Ibrahim Athif Shakoor
Trouble brewing in the US banking sector first manifested itself openly on the 10th of March when Silicon Valley Bank, a major lender to the tech industry, fell to a classic bank run by depositors. Within a week 2 more US banks; Signature Bank of New York and First Republic Bank needed to be propped up.
Fears about something rotten in the banking system spread rapidly outside the shores of US and on the 19th of March, the 167 year old Credit Suisse Bank, which had been in facing headwinds for 2 years, lost 30% market value in a matter of days.
While self-appointed gurus and media pundits attempted to fan the flames of meltdown of global bank failure a la’ 2008, regulators and indeed the banking industry itself, swiftly went to work and took swift action to calm and offer assurance to the depositors, and in the global economy.
US regulators took the lead with the Federal Deposit Insurance Corporation (FDIC) taking quick and effective measures to stem the bleed by taking control of Silicon Valley Bank on March 10th and the Signature Bank on the 12th.
Federal Reserve data released late March showed that bank customers collectively pulled $98.4 billion from accounts for the week ended March 15, as Silicon Valley Bank and Signature Bank failed.
By the 16th of March US regulators working with 11 of the biggest of the US banks, including JPMorgan Chase, Bank of America, Wells Fargo and Citigroup, organized an infusion of cash, thereby shoring up California’s First Republic Bank and preventing its fall.
On the 19th of March Sunday Switzerland’s biggest bank; UBS, with help from Swiss regulators has bought the troubled Credit Suisse thereby preventing further market turmoil before markets open on Monday.
Within a period of 10 days, regulators in both US and Europe had worked in tandem with private banks to prevent a repeat of the 2008 banking system disaster and kept the global economy alive, albeit a tad bruised.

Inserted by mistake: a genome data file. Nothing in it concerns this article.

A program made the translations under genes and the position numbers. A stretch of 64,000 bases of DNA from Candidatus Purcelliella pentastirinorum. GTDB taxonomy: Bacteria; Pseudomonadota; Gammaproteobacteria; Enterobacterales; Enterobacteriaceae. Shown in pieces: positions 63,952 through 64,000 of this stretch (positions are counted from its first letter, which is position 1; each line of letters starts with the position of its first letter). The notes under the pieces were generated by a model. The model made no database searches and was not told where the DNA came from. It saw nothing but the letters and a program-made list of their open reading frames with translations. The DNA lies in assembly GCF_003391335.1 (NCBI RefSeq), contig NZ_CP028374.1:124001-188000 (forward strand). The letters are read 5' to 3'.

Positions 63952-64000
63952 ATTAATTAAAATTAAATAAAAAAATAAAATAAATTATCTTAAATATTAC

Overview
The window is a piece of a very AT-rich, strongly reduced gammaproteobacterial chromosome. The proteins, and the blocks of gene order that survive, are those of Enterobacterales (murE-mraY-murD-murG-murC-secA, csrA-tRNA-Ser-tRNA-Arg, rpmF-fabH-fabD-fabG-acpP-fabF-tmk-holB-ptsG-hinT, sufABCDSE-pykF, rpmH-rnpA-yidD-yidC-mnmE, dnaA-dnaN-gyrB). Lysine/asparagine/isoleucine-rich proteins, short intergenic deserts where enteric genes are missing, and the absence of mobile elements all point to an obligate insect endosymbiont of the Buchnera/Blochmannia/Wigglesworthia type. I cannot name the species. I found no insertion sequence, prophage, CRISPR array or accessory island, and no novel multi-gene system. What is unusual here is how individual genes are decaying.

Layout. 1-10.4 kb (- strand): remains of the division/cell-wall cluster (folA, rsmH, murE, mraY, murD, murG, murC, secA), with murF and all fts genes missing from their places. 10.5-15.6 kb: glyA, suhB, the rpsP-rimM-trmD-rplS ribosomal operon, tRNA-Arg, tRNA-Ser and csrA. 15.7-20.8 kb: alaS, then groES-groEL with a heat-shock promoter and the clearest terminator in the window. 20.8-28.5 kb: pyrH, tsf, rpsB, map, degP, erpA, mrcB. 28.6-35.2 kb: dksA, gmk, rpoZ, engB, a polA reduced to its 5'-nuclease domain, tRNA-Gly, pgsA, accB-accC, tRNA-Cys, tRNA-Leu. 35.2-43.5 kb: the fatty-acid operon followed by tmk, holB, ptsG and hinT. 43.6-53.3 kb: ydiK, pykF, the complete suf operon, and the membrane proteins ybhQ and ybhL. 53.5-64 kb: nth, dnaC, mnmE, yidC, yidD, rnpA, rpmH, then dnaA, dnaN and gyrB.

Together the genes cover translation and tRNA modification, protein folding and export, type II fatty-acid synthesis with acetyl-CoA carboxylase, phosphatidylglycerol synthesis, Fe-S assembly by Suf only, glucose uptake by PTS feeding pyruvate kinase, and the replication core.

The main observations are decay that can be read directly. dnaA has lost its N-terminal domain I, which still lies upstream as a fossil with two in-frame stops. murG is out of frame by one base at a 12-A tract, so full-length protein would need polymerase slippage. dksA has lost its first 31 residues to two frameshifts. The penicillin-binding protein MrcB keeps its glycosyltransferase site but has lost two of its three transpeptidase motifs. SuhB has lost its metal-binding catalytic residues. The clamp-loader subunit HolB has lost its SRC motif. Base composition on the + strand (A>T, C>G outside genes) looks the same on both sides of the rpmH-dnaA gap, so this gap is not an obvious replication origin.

It is, indeed the duty of regulators of the banking industry, in US and elsewhere, to firstly ensure that banks are healthy and safe. In the event of troubled winds they are required by law to intervene and take immediate steps to stop the bleeding. That is the law and it is expected of the regulators. Regulators of US and indeed the regulators of many other countries, especially the Swiss, played their appointed role in time to stem the tide.
However, for students of the economy, it is the bold and urgent initiative of private banks, that is remarkably different and indeed astonishingly refreshing.
Many of the leading banks in the US joined together to infuse $ 30 billion into First Republic to prevent the third domino from falling thereby most probably preventing a larger global banking fiasco. Switzerland’s largest bank UBS, with assistance from Swiss authorities, bought its troubled sibling Credit Suisse for 3 billion Swiss franks concluding the deal during a weekend.
There is no doubt that what motivated the private banks were not high morals and a desire to do good and spread peace and happiness on a global scale. Instead, their actions were hastened by corporate and financial interest.
For the scars of 2008 are still raw, the hurt and the pain all too real. The private sector acted to apply balm to the bruise before the wound could infect the body.